Do you run with your dog? With the spring weather a lot of people and dogs who were locked up all winter are out on an exercise binge. My mom has always been a runner and all of her dogs have run with her for part of their lives too. Running with your dog is a wonderful way for dog and human to workout, have fun, and bond, but it needs to be done correctly.
5 Tips To Successfully Run With Your Dog
1. What Breed Of Dog Do You Have?
The breed or mix of dog you plan to run with is important. If you have a small Yorkie, they really aren’t big running dogs, however, a Lab has lots of energy and will make an excellent running partner. Very large breeds aren’t always cut out for running either. Always check with your veterinarian before you start to run with you dog to make sure they don’t have any health complications. Remember puppies should never be our running. Most breeds need to be at least a year old to run. If you run with a young dog, you risk causing permanent joint damage.
2. Start Slow
Many humans see dogs running all the time and incorrectly assume a dog can just run any distance right away. Wrong! Dogs are not machines! Just as humans need to ease into sports, so does your dog. Start out slow with a nice mile run for a week or two, then increase the distance slowly. If your dog is tired, walk a bit and then run. Never force or drag your dog. Don’t run every day, do some cross training a couple days a week with walking, hiking, swimming, or other sports your dog enjoys. Cross training cuts down on injuries, and keeps running from being boring.
Always be very careful running your dog in the heat of the summer! Dogs don’t sweat and can easily become dehydrated. If you need water on your run, chances are your dog will too. We always run early in the morning because it is cooler out, and then our workout for the day is done! If it is hot out, carry water for your dog, or make sure they can stop for a dip in a pond or lake when they get warm.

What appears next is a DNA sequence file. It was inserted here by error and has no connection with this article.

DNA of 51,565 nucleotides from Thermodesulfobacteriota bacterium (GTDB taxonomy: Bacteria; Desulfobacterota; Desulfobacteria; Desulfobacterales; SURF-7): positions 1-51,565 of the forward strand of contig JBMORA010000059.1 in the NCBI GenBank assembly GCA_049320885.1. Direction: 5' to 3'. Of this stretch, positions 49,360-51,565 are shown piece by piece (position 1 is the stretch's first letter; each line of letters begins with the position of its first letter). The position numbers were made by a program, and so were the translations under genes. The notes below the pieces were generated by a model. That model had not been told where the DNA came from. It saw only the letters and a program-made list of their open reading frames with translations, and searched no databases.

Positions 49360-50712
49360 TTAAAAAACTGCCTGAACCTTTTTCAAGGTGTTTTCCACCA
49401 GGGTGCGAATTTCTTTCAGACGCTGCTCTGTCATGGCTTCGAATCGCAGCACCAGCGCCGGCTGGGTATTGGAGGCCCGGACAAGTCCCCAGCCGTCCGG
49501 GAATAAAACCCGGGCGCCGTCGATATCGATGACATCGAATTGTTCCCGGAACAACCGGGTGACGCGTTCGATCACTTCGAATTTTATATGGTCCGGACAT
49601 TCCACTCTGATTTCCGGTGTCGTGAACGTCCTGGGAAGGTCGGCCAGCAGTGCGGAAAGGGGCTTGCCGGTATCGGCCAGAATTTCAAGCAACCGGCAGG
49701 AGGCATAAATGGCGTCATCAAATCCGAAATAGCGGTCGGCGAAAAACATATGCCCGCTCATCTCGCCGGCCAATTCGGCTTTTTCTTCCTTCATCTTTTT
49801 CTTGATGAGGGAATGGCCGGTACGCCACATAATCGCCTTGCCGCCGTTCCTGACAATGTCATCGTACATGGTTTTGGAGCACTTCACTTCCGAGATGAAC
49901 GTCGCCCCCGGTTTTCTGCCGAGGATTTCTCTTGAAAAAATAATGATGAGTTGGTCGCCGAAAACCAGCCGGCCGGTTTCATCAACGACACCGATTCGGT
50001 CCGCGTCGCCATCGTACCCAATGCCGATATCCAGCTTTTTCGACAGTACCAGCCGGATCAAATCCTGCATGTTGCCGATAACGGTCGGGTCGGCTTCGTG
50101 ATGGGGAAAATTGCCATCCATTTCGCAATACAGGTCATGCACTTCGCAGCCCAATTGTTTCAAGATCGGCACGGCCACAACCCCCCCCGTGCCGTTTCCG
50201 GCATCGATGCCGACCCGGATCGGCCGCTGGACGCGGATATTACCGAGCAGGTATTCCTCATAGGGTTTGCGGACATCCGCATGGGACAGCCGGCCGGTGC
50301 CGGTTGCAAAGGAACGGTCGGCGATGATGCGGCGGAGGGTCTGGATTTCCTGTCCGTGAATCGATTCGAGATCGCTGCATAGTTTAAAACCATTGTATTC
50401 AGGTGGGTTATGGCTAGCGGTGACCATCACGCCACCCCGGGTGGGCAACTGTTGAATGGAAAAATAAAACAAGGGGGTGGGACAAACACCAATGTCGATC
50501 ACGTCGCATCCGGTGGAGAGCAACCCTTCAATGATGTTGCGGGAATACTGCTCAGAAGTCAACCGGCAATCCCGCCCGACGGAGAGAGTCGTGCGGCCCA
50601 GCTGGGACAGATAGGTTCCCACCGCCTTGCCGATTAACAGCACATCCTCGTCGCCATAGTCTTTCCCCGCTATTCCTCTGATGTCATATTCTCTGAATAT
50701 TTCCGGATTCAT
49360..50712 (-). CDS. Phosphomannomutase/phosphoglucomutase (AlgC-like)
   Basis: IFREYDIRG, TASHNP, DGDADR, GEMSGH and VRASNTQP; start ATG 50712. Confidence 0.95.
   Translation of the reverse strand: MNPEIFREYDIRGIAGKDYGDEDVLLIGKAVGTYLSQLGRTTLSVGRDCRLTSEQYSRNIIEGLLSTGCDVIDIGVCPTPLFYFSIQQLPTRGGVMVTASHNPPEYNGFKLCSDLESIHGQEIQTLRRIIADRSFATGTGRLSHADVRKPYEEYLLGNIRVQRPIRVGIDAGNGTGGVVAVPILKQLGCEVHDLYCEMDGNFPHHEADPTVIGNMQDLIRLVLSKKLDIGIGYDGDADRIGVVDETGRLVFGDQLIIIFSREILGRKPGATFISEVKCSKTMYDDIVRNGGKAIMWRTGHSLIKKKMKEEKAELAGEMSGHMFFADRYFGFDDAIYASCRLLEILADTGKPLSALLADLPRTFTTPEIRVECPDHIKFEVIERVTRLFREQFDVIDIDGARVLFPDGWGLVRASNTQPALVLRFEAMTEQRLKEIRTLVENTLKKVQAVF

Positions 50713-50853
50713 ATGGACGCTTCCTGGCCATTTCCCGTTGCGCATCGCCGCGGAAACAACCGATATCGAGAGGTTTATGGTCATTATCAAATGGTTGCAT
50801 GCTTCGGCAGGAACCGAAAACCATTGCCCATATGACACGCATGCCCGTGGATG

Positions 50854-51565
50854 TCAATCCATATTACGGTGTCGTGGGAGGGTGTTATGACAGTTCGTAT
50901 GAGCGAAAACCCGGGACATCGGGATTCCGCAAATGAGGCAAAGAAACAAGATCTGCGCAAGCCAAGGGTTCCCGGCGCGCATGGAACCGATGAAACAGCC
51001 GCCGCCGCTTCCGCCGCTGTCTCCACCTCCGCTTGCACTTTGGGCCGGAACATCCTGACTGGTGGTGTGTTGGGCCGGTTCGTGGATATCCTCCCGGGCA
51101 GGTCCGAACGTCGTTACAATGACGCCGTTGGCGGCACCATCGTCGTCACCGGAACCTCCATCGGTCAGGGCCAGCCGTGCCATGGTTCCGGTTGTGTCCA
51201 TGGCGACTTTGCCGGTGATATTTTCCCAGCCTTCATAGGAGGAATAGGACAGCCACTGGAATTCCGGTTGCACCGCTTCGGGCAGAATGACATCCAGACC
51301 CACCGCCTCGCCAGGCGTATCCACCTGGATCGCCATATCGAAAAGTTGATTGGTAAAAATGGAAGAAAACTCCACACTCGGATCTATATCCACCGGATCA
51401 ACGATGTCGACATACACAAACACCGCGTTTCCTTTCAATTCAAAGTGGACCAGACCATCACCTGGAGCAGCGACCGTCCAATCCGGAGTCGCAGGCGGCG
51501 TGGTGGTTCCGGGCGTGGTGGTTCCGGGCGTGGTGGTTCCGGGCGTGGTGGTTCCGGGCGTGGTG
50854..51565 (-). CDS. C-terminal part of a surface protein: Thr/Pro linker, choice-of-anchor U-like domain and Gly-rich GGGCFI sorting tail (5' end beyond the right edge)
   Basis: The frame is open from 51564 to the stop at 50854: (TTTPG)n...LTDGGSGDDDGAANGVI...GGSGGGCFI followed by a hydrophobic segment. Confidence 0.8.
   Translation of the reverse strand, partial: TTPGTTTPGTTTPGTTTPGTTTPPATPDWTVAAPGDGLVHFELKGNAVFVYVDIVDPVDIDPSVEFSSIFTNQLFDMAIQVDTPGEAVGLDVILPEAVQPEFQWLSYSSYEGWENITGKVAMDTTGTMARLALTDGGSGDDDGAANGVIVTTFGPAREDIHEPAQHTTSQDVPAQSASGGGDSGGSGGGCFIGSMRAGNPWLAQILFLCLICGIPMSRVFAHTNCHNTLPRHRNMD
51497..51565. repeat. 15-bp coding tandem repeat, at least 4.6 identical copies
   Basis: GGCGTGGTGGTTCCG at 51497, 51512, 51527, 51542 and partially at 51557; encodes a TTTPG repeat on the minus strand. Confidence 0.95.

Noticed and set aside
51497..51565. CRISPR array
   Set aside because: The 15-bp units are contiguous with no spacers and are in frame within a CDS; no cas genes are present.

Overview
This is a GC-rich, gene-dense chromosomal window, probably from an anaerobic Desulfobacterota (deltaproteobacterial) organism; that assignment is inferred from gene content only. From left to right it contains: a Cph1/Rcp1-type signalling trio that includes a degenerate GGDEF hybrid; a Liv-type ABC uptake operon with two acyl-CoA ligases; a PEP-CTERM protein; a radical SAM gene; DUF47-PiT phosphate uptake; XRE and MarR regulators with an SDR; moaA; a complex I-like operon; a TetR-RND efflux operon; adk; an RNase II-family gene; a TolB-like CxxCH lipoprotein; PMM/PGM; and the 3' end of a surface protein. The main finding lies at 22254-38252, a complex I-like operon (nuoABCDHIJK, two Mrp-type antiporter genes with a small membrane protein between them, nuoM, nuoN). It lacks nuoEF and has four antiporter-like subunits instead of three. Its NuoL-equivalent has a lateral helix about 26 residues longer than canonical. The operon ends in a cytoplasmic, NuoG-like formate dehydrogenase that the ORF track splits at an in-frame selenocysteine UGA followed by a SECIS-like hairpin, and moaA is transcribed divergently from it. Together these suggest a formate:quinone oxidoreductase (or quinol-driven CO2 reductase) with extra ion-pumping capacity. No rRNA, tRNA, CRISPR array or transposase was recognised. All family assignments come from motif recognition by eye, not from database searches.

4. Run Hands Free
I’ll be the first to tell you, Mom was scared to death to try hands free running with Bailie, but it is the best thing she has ever done! Running hands free allows the human to have the correct form while running. The dog is controlled by the belt at the waist, which is stronger than human arms. Bailie is a total pulling dog, but guess what? When running, she almost always runs in a heel position! She has even stopped taking of wildly after squirrels and wabbits! Mom can’t believe it, but it’s true. The Umbilical Belt is what she uses, and it is an amazing tool!
5. The Fifth Paw
The final piece to Mom’s running with dogs puzzle is our brand new Fifth Paw poop bag holder. The only problem with hands free running is there was no place to keep a bag of poop, thus hands free becomes hands holding bag. Luckily, I won a Fifth Paw over at my friend Bentley’s Blog! It arrived a few days ago, and Mom wasted no time attaching it to the Umbilical Belt, and then headed out for a run with Bailie to test it out. Perfect! Mom and Bailie couldn’t be happier! Even with all the jostling around, the bag and Fifth Paw stayed in place for several miles!
Katie did the most running with Mom in her younger years, and with her breed, she was able to run as far as fifteen miles which helped Mom with her marathon training. I also ran for five or six years, but with my shorter legs, four to five miles was my limit. Bailie is a good runner and has longer legs allowing her to run up to about six miles. Over the years, Mom has perfected her running with dogs technique, and right now, she says it is perfect. We were not asked to post about any of these products, we just wanted to share our tips to help others who enjoy a good run with their own dogs. Remember, a tired dog is a good dog!